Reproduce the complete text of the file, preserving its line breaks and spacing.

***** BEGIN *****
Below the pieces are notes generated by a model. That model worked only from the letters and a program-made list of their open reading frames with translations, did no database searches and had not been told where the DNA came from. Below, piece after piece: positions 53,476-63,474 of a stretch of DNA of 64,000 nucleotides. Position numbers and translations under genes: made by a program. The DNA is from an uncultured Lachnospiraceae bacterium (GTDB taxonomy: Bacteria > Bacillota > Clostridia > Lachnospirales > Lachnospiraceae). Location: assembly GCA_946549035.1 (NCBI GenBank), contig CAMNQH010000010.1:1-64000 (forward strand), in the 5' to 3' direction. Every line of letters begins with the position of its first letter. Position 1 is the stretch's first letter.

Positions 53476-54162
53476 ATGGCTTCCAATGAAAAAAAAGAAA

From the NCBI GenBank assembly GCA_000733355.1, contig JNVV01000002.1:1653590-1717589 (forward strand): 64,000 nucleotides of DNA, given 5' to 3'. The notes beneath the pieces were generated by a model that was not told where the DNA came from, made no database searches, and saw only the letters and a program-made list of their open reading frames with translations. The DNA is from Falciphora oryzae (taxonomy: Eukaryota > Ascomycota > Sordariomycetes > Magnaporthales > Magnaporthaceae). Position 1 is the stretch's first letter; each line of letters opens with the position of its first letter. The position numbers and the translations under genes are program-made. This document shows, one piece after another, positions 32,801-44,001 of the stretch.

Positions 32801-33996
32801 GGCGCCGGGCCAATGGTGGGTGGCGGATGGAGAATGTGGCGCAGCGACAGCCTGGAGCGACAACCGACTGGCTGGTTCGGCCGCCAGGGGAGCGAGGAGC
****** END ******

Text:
Below the pieces are notes generated by a model. That model worked only from the letters and a program-made list of their open reading frames with translations, did no database searches and had not been told where the DNA came from. Below, piece after piece: positions 53,476-63,474 of a stretch of DNA of 64,000 nucleotides. Position numbers and translations under genes: made by a program. The DNA is from an uncultured Lachnospiraceae bacterium (GTDB taxonomy: Bacteria > Bacillota > Clostridia > Lachnospirales > Lachnospiraceae). Location: assembly GCA_946549035.1 (NCBI GenBank), contig CAMNQH010000010.1:1-64000 (forward strand), in the 5' to 3' direction. Every line of letters begins with the position of its first letter. Position 1 is the stretch's first letter.

Positions 53476-54162
53476 ATGGCTTCCAATGAAAAAAAAGAAA

From the NCBI GenBank assembly GCA_000733355.1, contig JNVV01000002.1:1653590-1717589 (forward strand): 64,000 nucleotides of DNA, given 5' to 3'. The notes beneath the pieces were generated by a model that was not told where the DNA came from, made no database searches, and saw only the letters and a program-made list of their open reading frames with translations. The DNA is from Falciphora oryzae (taxonomy: Eukaryota > Ascomycota > Sordariomycetes > Magnaporthales > Magnaporthaceae). Position 1 is the stretch's first letter; each line of letters opens with the position of its first letter. The position numbers and the translations under genes are program-made. This document shows, one piece after another, positions 32,801-44,001 of the stretch.

Positions 32801-33996
32801 GGCGCCGGGCCAATGGTGGGTGGCGGATGGAGAATGTGGCGCAGCGACAGCCTGGAGCGACAACCGACTGGCTGGTTCGGCCGCCAGGGGAGCGAGGAGC